Many coaches find it difficult to come up with a complete risk management plan for their team. For some it may be that they don’t understand the importance of one or not feel it is their responsibility, for others it is not knowing where to start or what all comprises of a complete plan. As a coach you are the decision maker for your team, you need to make safety and risk management a priority as it can be the difference between success and failure or life and death.
Risk management is an ongoing process that must begin prior to the season beginning and does not end until after the season is over.
So what all does a coach need to do? We will discuss the basics of a risk management program for sport teams.
Emergency Action Plan (EAP) – the EAP is designed to make sure all the proper steps are taken when an injury occurs and that specific people have a designated roles/jobs so that all are prepared. Basic EAPs consist of 3 roles, the charge person who is attending to the injured athlete, the call person who contacts EMS and the control person who maintains order among the crowd, opposing team and liaises with the facility.
Have First Aid and CPR – it is all great that you have an EAP but if you don’t have basic injury management skills such as first aid and CPR, what are you going to do if something occurs? You can not rely on always having a trainer, athletic therapist on your staff or that each year you will have parents who are doctors, nurses or paramedics. These are added bonuses not sure things.
Take an Injury Management Seminar – First aid and CPR only get you so far in the world of sports. You need to understand the types of injuries that will occur in sports and how to apply the knowledge you gained in first aid and CPR to those situations. A good seminar will not only discuss sports injuries but go in-depth on risk management, injury prevention and return to activity.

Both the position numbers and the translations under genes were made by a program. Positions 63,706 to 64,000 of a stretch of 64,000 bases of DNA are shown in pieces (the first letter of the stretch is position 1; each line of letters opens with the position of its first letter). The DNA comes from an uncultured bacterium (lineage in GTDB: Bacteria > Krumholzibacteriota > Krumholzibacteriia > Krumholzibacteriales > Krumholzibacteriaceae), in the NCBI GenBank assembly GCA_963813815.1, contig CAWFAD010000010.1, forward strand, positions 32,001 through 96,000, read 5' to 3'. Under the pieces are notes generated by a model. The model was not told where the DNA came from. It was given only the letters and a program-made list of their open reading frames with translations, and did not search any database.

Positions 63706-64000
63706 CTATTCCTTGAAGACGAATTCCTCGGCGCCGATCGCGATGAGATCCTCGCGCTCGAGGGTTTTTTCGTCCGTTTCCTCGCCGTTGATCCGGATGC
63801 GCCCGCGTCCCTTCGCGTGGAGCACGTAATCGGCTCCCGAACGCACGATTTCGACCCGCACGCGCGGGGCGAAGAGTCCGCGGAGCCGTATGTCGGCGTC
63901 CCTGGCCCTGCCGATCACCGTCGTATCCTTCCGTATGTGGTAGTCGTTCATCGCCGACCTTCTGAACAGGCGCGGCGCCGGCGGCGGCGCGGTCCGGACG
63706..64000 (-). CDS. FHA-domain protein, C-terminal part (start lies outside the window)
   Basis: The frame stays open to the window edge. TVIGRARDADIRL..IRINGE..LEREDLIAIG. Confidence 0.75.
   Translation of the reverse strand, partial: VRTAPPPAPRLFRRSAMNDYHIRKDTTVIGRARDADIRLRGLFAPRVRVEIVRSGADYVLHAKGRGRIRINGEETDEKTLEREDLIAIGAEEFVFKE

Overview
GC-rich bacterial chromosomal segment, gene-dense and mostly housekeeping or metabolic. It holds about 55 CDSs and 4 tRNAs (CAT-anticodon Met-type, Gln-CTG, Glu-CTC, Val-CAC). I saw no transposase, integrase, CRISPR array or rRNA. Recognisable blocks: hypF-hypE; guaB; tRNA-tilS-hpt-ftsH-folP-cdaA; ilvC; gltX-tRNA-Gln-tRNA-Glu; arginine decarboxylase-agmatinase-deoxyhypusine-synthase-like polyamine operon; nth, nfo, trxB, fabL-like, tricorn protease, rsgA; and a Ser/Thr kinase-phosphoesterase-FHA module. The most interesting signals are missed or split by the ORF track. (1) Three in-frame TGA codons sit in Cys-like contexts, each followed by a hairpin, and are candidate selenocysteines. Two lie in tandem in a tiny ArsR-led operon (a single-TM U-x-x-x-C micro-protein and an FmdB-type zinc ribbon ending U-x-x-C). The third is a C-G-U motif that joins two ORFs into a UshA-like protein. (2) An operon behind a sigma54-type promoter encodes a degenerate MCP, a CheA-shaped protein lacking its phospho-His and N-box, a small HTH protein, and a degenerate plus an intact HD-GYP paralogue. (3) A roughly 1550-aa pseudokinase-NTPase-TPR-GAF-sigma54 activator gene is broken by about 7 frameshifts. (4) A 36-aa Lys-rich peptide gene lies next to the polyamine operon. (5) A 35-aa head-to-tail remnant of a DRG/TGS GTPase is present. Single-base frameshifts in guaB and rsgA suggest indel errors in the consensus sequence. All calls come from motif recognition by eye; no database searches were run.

Carry a First Aid Kit – each team should carry an individualized first aid kit for their sport and the knowledge of those who will be using it. Sports require more than just few pieces of gauze and band-aids but unless you are trained to do so you don’t need a stitch kit.
Do Risk Assessments – at practices and games. Know what the areas of risk are in your sport and at each facility you are at. By doing so you can implement prevention strategies and be more prepared for situations that are specific to each activity.
By no means is this a complete list of everything that comprises a risk management program. After each practice, game or competition you will tweek your plan based on what occurred. Rely on past experiences as well to help form your full plan. Risk management is about creating a safe environment for your athletes, your staff as well as the other team and spectators. Though when you first start working on your plan it is a lot of work, the benefits pay off throughout the seasons. When injuries do occur, because you were prepared they will take less energy and focus at that time than if you did not have an effective risk management plan.